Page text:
You will be considered a victim of a crime if you have suffered harm (e.g. you have been injured or your personal property has been damaged or stolen, etc.) as a result of an incident which constitutes an offence according to national law. According to the law, you have certain individual rights as a victim of a crime before, during and after the proceedings.
In France, criminal proceedings consist of an inquiry and a trial. There are two types of inquiry according to the type of crime committed: a police inquiry conducted by criminal police officers under the authority of the public prosecutor and a judicial inquiry (investigation) conducted under the authority of the investigating magistrate by the criminal police officers or by the investigating magistrate him/herself.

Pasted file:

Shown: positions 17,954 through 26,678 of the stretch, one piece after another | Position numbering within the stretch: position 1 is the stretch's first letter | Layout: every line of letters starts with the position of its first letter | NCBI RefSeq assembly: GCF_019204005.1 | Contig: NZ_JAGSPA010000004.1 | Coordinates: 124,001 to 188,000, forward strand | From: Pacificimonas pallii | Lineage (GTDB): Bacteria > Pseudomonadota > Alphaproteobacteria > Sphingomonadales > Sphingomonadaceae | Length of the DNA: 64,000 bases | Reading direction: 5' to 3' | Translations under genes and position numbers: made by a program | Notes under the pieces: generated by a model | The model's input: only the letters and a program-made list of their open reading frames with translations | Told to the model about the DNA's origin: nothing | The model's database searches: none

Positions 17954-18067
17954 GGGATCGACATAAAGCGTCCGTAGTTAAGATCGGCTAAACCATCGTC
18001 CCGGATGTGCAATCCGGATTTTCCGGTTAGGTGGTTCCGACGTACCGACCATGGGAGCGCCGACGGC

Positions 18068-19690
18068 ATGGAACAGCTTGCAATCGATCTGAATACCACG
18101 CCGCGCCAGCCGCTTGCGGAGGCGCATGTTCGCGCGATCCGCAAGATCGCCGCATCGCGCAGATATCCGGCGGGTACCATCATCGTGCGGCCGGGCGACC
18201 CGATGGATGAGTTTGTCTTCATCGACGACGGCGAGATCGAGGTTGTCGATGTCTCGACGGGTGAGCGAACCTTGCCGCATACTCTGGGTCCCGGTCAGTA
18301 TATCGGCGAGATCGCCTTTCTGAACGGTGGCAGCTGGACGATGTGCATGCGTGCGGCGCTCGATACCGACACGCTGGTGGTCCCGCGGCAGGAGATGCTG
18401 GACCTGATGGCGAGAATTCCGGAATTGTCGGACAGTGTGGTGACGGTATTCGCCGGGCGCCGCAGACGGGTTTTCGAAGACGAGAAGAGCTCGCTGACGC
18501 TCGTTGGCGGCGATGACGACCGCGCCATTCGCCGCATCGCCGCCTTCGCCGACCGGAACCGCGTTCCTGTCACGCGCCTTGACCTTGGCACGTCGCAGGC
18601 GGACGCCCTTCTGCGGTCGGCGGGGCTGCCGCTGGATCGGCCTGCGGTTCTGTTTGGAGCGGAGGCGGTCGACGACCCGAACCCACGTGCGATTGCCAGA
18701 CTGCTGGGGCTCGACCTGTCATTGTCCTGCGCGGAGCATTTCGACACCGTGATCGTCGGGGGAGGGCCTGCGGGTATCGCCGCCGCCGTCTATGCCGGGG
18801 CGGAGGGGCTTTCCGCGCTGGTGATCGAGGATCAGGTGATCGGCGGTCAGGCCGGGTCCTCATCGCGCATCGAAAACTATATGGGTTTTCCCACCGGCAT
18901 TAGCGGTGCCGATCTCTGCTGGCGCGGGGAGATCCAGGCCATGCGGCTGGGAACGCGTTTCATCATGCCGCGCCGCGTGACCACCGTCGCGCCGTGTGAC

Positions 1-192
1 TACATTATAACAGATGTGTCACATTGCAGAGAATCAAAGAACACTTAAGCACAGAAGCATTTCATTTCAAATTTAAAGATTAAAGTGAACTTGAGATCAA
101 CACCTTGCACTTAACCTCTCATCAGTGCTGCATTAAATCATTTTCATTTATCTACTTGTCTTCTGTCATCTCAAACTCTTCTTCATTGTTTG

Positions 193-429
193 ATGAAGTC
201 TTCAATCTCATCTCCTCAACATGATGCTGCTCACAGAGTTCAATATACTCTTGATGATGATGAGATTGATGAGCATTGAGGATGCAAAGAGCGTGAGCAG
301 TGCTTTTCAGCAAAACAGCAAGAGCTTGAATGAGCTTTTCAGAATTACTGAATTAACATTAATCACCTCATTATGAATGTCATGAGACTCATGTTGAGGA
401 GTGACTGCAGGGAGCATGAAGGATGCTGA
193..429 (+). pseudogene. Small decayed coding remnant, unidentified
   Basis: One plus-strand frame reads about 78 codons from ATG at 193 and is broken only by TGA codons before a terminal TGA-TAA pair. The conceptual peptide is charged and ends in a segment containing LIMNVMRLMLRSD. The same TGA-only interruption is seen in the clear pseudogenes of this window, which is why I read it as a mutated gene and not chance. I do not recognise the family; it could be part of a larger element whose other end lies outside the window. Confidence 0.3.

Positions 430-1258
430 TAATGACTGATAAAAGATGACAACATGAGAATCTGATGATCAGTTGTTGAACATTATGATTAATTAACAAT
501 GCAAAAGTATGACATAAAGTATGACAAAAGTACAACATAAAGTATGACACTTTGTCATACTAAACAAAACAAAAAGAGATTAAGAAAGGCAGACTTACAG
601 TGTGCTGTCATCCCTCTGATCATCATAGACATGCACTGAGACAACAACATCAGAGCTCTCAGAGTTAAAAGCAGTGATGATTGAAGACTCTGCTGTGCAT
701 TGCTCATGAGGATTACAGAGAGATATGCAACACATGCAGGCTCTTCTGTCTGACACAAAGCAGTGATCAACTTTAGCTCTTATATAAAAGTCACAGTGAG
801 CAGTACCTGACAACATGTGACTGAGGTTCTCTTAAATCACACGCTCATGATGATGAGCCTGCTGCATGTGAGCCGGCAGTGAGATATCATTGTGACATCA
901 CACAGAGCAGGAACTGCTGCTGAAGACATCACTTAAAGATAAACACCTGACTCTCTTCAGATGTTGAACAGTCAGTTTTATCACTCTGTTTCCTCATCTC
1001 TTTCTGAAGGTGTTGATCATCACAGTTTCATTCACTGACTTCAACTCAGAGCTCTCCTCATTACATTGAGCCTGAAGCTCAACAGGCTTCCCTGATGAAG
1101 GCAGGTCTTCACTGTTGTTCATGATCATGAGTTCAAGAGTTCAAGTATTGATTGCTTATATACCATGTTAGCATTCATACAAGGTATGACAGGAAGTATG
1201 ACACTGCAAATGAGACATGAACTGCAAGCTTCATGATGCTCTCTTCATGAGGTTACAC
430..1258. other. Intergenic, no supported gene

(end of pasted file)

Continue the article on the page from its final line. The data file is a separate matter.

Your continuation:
Once the inquiry is finished, the case may be closed or referred back to court for trial, depending on the evidence gathered. In the latter case, the court will examine the evidence gathered and decide whether the alleged perpetrator is guilty or not. If the alleged perpetrator is found guilty, the court will impose a sentence on him/her. If not, the alleged offender is declared not guilty and released or acquitted.
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